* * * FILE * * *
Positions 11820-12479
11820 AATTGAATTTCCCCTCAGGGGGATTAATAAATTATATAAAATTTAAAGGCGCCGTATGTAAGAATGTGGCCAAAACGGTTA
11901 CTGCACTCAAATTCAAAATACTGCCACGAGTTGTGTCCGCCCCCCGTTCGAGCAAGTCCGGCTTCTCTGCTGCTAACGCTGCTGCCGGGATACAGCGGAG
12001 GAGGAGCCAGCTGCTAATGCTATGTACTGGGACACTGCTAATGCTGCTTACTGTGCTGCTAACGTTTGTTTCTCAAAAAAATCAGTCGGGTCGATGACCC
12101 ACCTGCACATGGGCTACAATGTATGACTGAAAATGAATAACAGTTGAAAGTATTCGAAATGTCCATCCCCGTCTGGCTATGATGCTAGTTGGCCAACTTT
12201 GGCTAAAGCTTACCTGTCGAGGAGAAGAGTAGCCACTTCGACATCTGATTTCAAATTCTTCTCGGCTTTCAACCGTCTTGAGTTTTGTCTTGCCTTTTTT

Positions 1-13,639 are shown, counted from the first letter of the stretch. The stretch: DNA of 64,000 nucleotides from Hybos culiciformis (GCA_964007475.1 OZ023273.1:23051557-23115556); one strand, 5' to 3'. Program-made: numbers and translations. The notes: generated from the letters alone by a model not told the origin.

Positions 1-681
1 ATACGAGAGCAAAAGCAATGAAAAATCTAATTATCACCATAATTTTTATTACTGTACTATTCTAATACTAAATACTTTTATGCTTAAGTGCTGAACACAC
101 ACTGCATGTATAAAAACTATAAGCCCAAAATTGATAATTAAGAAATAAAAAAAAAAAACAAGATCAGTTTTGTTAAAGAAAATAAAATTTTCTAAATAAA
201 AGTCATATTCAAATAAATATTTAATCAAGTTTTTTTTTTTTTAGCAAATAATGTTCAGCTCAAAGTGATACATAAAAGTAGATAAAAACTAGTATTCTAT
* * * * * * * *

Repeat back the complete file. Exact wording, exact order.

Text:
Positions 11820-12479
11820 AATTGAATTTCCCCTCAGGGGGATTAATAAATTATATAAAATTTAAAGGCGCCGTATGTAAGAATGTGGCCAAAACGGTTA
11901 CTGCACTCAAATTCAAAATACTGCCACGAGTTGTGTCCGCCCCCCGTTCGAGCAAGTCCGGCTTCTCTGCTGCTAACGCTGCTGCCGGGATACAGCGGAG
12001 GAGGAGCCAGCTGCTAATGCTATGTACTGGGACACTGCTAATGCTGCTTACTGTGCTGCTAACGTTTGTTTCTCAAAAAAATCAGTCGGGTCGATGACCC
12101 ACCTGCACATGGGCTACAATGTATGACTGAAAATGAATAACAGTTGAAAGTATTCGAAATGTCCATCCCCGTCTGGCTATGATGCTAGTTGGCCAACTTT
12201 GGCTAAAGCTTACCTGTCGAGGAGAAGAGTAGCCACTTCGACATCTGATTTCAAATTCTTCTCGGCTTTCAACCGTCTTGAGTTTTGTCTTGCCTTTTTT

Positions 1-13,639 are shown, counted from the first letter of the stretch. The stretch: DNA of 64,000 nucleotides from Hybos culiciformis (GCA_964007475.1 OZ023273.1:23051557-23115556); one strand, 5' to 3'. Program-made: numbers and translations. The notes: generated from the letters alone by a model not told the origin.

Positions 1-681
1 ATACGAGAGCAAAAGCAATGAAAAATCTAATTATCACCATAATTTTTATTACTGTACTATTCTAATACTAAATACTTTTATGCTTAAGTGCTGAACACAC
101 ACTGCATGTATAAAAACTATAAGCCCAAAATTGATAATTAAGAAATAAAAAAAAAAAACAAGATCAGTTTTGTTAAAGAAAATAAAATTTTCTAAATAAA
201 AGTCATATTCAAATAAATATTTAATCAAGTTTTTTTTTTTTTAGCAAATAATGTTCAGCTCAAAGTGATACATAAAAGTAGATAAAAACTAGTATTCTAT